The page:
Selfie stick takes pole position for Santa

They are the season’s must-have accessory without which, apparently, no Christmas party will be complete.

Selfie in Seoul: the trend started in Asia and the US. Picture: Getty

Sales of ­“selfie sticks” are set to keep soaring ahead of the festive period to give revellers the chance to take the perfect group portrait on their smartphone to post on Instagram and Twitter.

The gadget, already widely available in the US and Asia, is popular on the red carpet as fans try to grab a picture of themselves with their favourite celebrity in the background.

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Last week’s MTV Europe awards in Glasgow featured dozens of the devices, essentially a pole attached to a smartphone.

Increasingly, though, they are being used to snap images of groups of friends and at tourist attractions around the country.

Already the number sold has rocketed in the UK, jumping 301 per cent in the three months from September to November compared with the number sold between June and August this year, according to Amazon.

“The rise of the selfie has reached new heights with the launch of the selfie stick,” said a spokesman for the massive online retailer.

“In the run-up to Christmas, we’ve seen a significant jump in selfie stick sales with people preparing to capture all the action of festive parties and family get-togethers.”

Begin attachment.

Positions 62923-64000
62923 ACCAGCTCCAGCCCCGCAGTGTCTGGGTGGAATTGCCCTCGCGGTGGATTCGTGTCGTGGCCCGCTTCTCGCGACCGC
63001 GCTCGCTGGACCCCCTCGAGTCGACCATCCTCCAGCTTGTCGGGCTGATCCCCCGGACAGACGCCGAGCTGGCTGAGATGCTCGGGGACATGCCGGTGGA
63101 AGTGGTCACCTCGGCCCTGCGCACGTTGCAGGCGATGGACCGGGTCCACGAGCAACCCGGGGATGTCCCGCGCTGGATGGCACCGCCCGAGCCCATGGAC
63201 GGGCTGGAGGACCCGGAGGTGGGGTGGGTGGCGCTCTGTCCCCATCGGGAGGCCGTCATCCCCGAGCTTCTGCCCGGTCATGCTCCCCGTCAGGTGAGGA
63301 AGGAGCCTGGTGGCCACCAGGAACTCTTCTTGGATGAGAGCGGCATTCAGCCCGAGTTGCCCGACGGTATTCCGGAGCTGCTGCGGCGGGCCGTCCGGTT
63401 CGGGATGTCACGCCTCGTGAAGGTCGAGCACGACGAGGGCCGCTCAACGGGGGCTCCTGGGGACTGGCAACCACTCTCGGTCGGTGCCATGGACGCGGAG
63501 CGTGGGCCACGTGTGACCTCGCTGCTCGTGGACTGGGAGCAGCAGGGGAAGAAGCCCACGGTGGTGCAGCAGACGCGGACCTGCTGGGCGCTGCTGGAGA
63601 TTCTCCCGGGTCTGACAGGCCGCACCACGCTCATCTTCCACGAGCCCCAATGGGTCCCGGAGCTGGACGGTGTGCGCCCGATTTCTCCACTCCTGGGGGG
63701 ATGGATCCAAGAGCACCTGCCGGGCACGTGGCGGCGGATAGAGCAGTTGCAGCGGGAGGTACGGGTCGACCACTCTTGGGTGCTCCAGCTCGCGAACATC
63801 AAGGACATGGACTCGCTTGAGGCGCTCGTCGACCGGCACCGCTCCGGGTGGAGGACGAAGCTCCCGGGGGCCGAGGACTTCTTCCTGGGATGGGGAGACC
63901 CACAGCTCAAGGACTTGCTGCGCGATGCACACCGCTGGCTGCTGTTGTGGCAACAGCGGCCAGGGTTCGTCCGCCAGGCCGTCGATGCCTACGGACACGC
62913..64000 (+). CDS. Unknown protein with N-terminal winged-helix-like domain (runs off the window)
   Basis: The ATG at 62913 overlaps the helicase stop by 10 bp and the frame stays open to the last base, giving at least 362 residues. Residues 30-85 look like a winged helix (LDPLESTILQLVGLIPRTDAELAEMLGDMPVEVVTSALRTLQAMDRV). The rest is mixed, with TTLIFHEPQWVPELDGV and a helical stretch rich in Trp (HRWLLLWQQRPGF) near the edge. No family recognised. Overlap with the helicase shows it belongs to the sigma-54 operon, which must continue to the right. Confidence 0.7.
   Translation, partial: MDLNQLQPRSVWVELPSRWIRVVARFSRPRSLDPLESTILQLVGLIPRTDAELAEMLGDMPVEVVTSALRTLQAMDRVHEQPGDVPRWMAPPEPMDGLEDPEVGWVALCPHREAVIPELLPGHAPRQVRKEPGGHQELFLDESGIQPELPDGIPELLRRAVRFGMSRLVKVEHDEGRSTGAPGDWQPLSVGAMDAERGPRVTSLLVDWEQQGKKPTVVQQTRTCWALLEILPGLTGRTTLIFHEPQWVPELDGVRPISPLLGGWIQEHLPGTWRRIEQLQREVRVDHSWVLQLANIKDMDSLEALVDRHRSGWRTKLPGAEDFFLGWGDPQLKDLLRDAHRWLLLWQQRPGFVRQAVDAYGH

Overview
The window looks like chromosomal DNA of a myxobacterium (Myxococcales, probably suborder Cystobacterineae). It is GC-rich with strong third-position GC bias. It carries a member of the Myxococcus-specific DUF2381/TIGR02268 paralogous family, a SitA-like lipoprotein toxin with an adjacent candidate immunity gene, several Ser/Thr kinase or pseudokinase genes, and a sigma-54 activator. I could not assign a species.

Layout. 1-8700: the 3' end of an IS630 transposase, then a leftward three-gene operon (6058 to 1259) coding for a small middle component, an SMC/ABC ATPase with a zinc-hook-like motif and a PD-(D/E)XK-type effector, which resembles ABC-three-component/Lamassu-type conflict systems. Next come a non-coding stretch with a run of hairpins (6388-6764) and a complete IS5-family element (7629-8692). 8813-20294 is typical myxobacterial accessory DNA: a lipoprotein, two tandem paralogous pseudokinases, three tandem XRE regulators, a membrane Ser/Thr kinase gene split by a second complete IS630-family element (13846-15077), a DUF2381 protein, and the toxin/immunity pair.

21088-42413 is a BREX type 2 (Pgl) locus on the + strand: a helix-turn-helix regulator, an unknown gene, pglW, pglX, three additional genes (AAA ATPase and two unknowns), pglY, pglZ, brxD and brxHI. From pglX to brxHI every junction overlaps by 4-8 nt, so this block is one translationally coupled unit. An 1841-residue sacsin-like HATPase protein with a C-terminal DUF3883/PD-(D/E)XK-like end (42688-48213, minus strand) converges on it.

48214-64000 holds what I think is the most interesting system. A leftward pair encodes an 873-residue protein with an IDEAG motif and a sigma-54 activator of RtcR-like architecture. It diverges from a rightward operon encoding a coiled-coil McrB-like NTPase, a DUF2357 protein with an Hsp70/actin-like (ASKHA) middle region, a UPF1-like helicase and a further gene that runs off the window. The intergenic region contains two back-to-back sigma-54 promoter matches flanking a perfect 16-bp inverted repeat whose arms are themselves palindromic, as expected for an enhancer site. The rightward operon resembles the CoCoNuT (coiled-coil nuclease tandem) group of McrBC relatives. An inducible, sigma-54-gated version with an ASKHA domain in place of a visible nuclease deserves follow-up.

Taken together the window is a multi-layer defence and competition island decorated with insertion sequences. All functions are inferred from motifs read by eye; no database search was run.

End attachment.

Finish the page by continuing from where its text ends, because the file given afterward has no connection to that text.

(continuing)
UK company Selfie Pods, which launched earlier this year, said it had sold a record 6,000 selfie sticks between August and November – and expected to sell out of its stock of 5,000 more before Christmas.

The device lets mobile users capture more of themselves and their friends than is possible by holding their phones at arm’s length. A bluetooth controller allows a picture to be taken remotely, using the front-facing camera to frame the image.

“We decided to start selling selfie sticks in the UK after seeing how popular they are in Asia, and thought we could sell a fair amount here over time. But we have been blown away by how ­popular they have become,” said Selfie Pods founder Neil ­Harvey.

“People find they are a perfect stocking filler.”

He added: “The age of the selfie is upon us, and that doesn’t necessarily mean sitting in your bedroom taking pictures of yourself. With Facebook, Twitter, Instagram and the like, people are sharing pictures of their daily experiences that often involve them being with friends or relatives, doing something fun together. A selfie stick allows you to capture everything.”

Meanwhile, the gadget is ­already out of stock at some online stores following a pre-Christmas rush.